The announcement comes after a university task force spent seven months reviewing 99 undergraduate and graduate academic program offerings “on a set of agreed-upon common criteria for recommending growth, monitoring, restructuring, merging, or discontinuing.” A campus-wide public comment session followed. The review was prompted in an effort to meet the goals set out in the university’s “Vision 2020” plan, explained Benjamin J. Soukup, chair of the university’s board of trustees. “We feel these recommendations will help us meet those milestones and dramatically improve our offerings to ensure Gallaudet’s continued growth and success,” he said.
Jane Dillehay, chair of the Gallaudet Faculty Senate, issued the following statement on its behalf: "As a whole we recognize that resources are limited and our ability to support all of our programs effectively are limited. Our first commitment is to provide an educational experience to prepare today's students for their futures. While many faculty remain concerned with flaws in the process, the Program Prioritization Task Force was a product of shared governance. The university provost and president have pledged to continue that approach in developing an implementation plan for transition to help students complete their studies by August 2013, place faculty in other programs to avoid layoffs, and reallocate resources to support our stronger programs."
A group of Republican and Democratic lawmakers said Monday that they would seek to use budget legislation the House will consider this week to try to block the Education Department from carrying out regulations requiring vocational programs (and all programs at for-profit colleges) to ensure that they prepare students for "gainful employment." In an interview in his office, Representative John Kline (R-Minn.), chairman of the House Committee on Education and the Workforce, said that he and three other lawmakers would sponsor an amendment to the continuing resolution legislation that the House could take up as early as today. The measure would bar the Education Department from using any of its appropriated funds in 2011 to promulgate or enforce the gainful employment regulations, which for-profit college officials have fought on a variety of fronts.
Kline, who spoke with reporters along with Representative Alcee Hastings, a Florida Democrat, said the lawmakers were confident that the House would pass the legislation, and hoped that that vote would send a "strong signal" to "the administration and our friends in the Senate" that "somebody ought to take another look at" the wisdom and fairness of the rules. "We have an opportunity right now to make a statement." Kline said the lawmakers objected both to the one piece of the gainful employment regulation that the department has already published -- which requires institutions wishing to create new vocational programs to get the Education Department's approval to do so -- and to the forthcoming portion of the rules that would institute a new set of outcomes that vocational programs would have to meet.
The ratings outlook for nonprofit higher education's 2011 remains mixed, according to a report issued Monday by Standard & Poor's. In 2011, "operating results and demand will likely be uneven, and institutions with high debt and limited liquidity could experience severe stress," according to the report. However, "many institutions will perform favorably over the next year," and, in the long-term, the credit profile remains stable. Standard & Poor's does not expect public colleges as a whole to face more serious difficulties than private colleges -- despite state funding cuts. But the credit-rating agency projects that public four-year colleges will experience increased competition from both private and community colleges.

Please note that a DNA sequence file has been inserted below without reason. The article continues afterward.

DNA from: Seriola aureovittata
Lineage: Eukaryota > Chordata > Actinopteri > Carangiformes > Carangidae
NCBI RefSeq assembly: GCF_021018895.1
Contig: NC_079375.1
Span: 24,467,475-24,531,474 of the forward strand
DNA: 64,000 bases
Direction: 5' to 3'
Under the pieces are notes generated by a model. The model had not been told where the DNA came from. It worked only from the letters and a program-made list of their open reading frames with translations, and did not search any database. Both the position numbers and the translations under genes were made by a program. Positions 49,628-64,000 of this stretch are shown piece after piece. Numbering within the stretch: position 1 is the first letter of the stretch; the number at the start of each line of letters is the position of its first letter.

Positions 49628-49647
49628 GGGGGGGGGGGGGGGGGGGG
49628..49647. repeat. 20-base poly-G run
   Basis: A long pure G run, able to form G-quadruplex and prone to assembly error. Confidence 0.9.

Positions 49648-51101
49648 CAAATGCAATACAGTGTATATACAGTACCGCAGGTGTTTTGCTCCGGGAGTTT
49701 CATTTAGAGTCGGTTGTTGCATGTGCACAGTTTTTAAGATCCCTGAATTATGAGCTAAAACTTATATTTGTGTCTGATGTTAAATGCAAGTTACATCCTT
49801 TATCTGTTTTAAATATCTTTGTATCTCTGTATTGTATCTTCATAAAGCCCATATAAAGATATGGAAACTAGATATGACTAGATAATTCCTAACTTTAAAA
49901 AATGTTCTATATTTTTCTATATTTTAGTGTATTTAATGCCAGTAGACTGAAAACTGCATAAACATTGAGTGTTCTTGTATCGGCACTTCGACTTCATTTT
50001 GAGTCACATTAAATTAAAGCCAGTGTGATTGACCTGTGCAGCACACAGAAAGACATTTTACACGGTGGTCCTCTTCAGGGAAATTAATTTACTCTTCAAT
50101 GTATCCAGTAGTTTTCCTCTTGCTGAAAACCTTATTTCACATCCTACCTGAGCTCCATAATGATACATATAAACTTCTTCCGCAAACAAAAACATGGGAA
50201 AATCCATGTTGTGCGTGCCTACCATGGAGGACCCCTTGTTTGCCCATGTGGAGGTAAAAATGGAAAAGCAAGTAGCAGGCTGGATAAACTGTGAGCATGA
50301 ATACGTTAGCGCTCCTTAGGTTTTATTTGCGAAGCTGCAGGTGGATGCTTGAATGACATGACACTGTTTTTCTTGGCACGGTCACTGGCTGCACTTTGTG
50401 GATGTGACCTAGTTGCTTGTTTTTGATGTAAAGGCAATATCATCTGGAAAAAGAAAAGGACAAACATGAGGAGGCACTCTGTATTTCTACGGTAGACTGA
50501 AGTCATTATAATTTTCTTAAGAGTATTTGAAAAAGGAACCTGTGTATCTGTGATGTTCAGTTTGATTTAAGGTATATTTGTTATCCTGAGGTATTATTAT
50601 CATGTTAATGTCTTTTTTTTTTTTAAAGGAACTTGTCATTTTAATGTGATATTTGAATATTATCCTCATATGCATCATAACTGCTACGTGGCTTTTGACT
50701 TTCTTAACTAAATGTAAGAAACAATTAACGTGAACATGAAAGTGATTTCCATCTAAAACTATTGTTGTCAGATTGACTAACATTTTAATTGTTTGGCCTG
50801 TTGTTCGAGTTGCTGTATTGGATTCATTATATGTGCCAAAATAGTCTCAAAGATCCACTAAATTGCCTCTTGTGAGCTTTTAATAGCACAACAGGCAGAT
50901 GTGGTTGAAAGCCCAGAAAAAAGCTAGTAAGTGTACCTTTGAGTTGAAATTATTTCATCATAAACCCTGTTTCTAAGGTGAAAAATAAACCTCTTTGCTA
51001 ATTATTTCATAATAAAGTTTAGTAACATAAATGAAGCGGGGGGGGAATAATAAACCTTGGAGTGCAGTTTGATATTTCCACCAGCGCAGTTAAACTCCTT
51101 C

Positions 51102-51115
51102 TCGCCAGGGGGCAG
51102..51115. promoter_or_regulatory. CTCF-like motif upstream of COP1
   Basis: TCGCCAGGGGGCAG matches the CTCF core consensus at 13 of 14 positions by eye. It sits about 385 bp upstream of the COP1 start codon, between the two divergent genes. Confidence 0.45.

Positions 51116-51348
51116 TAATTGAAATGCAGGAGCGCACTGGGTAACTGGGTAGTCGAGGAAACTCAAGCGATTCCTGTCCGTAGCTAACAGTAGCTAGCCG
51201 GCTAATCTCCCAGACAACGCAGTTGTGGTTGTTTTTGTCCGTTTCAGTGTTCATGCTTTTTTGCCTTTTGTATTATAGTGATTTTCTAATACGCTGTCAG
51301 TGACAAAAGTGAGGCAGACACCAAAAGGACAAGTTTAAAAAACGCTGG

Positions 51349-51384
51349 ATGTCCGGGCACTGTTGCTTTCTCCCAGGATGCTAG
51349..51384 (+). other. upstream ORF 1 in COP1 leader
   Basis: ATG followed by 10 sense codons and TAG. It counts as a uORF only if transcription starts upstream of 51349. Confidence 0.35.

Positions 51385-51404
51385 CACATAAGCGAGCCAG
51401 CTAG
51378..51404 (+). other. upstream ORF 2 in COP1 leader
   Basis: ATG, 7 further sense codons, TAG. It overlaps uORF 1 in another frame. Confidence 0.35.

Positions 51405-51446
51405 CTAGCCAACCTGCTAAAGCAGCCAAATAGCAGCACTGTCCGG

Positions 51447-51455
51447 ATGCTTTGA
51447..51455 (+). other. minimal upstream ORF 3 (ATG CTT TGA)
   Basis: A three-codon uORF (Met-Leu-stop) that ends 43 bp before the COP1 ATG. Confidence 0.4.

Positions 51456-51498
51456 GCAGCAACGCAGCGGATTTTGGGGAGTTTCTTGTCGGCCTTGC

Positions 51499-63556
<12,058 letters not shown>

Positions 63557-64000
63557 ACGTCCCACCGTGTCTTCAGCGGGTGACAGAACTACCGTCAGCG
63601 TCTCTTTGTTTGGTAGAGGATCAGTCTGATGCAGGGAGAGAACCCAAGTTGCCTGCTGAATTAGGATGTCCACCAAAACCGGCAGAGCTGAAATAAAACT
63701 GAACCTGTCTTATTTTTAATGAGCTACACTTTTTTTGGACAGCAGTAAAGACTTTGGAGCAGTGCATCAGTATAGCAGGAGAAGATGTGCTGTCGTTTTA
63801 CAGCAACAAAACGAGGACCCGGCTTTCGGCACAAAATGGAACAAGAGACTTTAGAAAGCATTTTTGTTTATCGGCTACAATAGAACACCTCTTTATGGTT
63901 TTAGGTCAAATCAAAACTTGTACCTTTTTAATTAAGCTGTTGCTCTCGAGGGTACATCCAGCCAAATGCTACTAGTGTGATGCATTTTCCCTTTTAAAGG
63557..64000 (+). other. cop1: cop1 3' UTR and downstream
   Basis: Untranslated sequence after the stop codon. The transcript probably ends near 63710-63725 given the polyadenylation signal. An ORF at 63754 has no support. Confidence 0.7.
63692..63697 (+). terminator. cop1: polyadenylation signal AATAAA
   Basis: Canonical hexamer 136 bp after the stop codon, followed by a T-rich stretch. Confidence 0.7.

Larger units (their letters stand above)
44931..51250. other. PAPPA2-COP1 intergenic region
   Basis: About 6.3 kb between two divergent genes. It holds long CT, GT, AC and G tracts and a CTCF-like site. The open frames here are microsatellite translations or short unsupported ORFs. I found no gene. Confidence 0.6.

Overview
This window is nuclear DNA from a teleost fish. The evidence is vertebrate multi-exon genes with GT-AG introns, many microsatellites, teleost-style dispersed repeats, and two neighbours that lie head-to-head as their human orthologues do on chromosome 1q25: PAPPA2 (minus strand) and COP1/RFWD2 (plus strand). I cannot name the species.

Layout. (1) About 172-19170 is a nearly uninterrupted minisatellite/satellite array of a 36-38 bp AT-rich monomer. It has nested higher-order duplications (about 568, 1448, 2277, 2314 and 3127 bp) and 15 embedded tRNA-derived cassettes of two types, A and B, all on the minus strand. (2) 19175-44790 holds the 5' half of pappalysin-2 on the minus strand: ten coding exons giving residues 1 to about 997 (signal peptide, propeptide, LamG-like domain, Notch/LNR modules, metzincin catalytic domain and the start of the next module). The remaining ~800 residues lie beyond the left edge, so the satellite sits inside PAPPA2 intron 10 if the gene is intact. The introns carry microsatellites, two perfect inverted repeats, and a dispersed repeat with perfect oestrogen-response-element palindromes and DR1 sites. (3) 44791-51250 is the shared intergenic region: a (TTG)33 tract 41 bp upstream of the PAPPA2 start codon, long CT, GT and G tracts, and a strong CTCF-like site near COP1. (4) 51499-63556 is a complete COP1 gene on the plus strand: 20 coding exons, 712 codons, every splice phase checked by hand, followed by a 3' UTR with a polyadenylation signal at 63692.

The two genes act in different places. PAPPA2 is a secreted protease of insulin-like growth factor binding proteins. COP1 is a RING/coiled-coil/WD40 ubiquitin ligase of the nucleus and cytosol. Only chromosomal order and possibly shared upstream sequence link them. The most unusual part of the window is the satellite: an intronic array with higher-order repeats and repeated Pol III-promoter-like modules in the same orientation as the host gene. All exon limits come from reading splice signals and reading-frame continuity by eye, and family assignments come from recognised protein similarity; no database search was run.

Next Generation Learning Challenges, a program that plans to disburse $20 million from the Bill & Melinda Gates Foundation to educational technology projects over the next two years, on Monday released the 50 higher-ed finalists for its first round of grants. The projects were chosen as finalists based on their potential impact on college access and completion through the development and use of open courseware, blended learning, "deeper" learning, and learning analytics. About 60 percent of the finalists are expected to receive grants. The foundation is currently working on selecting the winners, which are expected to be announced in early spring.
Brown University will stop all future investment in HEI Hotels and Resorts, a real estate company under scrutiny for its treatment of workers. Any current investments held by Brown will not be affected "since they may be difficult or impossible to divest from due to long-term commitments," according to Luiz F. Valente, chair of Brown's Advisory Committee on Corporate Responsibility in Investment Policies, which recommended the investment review. Critics have said that HEI interferes with union organizing and other worker rights. “After conferring with the Investment Committee of the Corporation, the university's governing body, the university has accepted ACCRIP's recommendation,” wrote Sarah Kidwell, Brown’s director of news and communications, in a statement via e-mail. The Brown Student Labor Alliance had lobbied for years for this result, said Lenora Knowles, a member of the alliance, and who said that "this is a big accomplishment" that assures "our university is using this money in a way that is not compromising the values of students.” HEI declined to comment on Brown's move, but has in the past disputed criticisms of its labor practices.